With evidence growing that the current crop of COVID-19 vaccines are less protective against infection with Omicron, both Pfizer and Moderna have announced plans to develop new versions of their mRNA-based shots that are tailored to the new variant.
Pfizer has said that a COVID-19 jab specifically targeting Omicron, as well as other existing variants, will begin human trials later this month and could be available as early as March.
The company’s chief executive Albert Bourla told the JPM Healthcare conference yesterday that it is already starting manufacturing the new shot at risk, so there will be sufficient supplies if needed in the spring, and with its current capacity it would be easy to switch “immediately” to the new version.
Meanwhile, Moderna CEO Stéphane Bancel told CNBC it is currently working on an Omicron-specific shot that is about to start clinical testing and could be available in the autumn. He said at the moment it’s not clear whether other components might be needed to “stay ahead of the virus”.
Both projects aim to prepare for booster campaigns in the coming year that may be required if Omicron continues to be the main driver of new infections and protection from primary immunisation and first boosters starts to wane.
At the moment there is a steady stream of new data about Omicron, but it will take time to establish its impact on the duration and severity of the pandemic.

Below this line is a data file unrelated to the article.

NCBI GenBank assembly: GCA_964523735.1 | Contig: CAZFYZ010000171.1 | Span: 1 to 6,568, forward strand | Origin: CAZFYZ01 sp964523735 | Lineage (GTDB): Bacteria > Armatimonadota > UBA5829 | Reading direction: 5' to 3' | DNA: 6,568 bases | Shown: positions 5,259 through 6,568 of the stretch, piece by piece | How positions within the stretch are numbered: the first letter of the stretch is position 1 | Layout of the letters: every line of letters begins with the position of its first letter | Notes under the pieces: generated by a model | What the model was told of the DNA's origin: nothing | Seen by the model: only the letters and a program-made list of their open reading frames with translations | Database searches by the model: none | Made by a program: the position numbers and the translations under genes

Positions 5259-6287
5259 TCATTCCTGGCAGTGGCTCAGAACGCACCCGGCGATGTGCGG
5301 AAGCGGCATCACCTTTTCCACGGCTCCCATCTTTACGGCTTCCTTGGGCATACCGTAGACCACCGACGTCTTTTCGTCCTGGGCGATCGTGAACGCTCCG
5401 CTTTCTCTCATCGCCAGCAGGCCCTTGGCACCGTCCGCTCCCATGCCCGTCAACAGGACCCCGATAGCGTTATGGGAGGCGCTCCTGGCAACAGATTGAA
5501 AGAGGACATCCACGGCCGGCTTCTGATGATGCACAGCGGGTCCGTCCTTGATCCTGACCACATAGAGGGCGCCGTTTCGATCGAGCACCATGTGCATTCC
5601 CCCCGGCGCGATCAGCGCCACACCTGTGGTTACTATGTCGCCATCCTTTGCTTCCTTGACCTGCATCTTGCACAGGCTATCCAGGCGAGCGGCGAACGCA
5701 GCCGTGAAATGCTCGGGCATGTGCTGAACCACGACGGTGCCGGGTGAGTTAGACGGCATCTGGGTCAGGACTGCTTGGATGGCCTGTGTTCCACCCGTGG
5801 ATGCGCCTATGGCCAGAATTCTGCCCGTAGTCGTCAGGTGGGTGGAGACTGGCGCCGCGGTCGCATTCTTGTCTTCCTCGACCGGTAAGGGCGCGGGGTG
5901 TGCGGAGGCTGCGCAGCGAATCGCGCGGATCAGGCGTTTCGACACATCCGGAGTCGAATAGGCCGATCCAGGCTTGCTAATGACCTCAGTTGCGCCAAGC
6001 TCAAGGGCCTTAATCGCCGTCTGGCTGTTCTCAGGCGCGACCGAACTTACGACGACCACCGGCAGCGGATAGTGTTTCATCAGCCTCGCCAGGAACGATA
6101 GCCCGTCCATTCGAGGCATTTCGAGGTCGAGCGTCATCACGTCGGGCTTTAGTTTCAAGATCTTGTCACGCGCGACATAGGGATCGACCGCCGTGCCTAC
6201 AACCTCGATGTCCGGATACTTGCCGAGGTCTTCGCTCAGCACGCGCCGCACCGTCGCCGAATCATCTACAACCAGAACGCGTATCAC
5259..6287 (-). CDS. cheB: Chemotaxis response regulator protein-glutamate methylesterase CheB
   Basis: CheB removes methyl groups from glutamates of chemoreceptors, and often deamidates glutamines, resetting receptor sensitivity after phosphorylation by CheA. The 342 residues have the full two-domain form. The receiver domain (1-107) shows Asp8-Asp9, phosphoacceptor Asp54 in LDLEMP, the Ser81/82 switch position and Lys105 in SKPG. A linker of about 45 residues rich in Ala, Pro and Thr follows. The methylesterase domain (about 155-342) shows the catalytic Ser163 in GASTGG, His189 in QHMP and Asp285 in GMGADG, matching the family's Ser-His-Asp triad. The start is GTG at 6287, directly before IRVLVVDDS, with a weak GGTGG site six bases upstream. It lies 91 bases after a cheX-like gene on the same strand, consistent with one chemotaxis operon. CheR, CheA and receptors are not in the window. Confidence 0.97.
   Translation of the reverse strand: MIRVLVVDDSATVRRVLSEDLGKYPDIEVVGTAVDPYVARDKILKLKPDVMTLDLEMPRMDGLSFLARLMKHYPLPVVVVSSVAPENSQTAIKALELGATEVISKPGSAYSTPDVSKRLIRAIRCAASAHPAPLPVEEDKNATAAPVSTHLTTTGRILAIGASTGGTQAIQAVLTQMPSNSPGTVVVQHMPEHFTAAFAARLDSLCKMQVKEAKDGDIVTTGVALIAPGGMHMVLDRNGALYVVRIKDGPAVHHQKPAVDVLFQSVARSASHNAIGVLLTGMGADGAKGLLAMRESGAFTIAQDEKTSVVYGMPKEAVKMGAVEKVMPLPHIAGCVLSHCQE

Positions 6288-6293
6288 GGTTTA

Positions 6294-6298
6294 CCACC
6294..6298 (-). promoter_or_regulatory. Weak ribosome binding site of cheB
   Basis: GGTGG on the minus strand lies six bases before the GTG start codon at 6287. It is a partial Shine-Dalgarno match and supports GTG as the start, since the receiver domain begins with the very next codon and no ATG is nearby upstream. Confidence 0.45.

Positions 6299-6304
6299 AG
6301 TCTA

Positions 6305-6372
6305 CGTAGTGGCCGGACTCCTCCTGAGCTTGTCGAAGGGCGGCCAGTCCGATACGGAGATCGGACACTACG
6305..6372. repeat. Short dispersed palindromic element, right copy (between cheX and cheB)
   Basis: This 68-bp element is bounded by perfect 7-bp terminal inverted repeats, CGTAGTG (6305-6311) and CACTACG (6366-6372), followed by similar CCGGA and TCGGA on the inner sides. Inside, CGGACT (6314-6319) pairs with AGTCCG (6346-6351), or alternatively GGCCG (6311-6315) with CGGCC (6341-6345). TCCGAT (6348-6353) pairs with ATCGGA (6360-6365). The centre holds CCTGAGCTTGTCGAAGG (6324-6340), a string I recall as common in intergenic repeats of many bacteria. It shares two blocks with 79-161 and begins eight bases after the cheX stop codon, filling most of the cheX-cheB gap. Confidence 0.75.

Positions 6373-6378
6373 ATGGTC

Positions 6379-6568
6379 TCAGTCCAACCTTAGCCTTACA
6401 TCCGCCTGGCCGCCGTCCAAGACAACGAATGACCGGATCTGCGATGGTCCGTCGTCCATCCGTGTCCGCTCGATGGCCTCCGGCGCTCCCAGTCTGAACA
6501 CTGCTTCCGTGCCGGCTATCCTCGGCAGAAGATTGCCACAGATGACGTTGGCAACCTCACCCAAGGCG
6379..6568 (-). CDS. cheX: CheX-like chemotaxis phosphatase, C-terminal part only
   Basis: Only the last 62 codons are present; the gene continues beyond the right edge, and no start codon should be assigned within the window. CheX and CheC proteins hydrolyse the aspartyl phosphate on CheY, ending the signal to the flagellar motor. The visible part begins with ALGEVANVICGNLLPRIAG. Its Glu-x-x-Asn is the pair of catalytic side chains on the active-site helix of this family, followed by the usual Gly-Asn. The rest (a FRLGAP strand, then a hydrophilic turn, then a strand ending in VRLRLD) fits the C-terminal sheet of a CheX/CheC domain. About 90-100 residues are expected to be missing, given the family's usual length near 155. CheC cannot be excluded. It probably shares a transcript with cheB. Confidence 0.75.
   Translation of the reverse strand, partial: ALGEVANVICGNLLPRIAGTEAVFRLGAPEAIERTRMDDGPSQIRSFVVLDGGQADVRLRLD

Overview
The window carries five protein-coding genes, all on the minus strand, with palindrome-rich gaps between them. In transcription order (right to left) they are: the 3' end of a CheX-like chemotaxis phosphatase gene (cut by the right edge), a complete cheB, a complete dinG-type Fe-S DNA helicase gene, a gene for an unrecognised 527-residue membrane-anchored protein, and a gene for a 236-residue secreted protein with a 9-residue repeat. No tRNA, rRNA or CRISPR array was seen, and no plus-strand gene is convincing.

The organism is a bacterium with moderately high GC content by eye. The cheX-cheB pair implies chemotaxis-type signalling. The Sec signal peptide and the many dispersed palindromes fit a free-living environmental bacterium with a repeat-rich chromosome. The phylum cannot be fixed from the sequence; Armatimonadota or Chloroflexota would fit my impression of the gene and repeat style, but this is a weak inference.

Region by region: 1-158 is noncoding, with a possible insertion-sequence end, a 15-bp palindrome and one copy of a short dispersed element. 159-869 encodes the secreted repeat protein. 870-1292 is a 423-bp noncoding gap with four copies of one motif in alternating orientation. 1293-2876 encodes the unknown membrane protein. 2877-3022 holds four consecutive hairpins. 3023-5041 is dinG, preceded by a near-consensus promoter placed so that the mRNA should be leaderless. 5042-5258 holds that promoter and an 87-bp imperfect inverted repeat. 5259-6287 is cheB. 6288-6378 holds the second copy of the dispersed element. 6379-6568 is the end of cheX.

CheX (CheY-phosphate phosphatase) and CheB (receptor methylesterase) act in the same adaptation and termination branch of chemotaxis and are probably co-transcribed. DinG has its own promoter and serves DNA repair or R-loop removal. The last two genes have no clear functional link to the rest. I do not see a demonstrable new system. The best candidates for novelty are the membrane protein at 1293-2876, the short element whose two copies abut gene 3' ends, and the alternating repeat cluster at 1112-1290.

It’s clear that the variant is becoming dominant in many countries, with more than 95% of all new COVID-19 cases in the US attributed to Omicron between 3 and 9 January, according to the Centres for Disease Control and Prevention (CDC).
Moreover, there is some evidence that it is much more transmissible than Delta to household contacts – perhaps as much as threefold more – and while it seems to cause much fewer hospitalisation than previous variants the number of cases is placing pressure on health systems.
On the other hand, protection provided by the mRNA vaccines against symptomatic infection caused by Omicron drops to 35% or less after two doses, and while a first booster claws effectiveness back to around 75%, that’s still much less than the 95% achieved with boosters against Delta.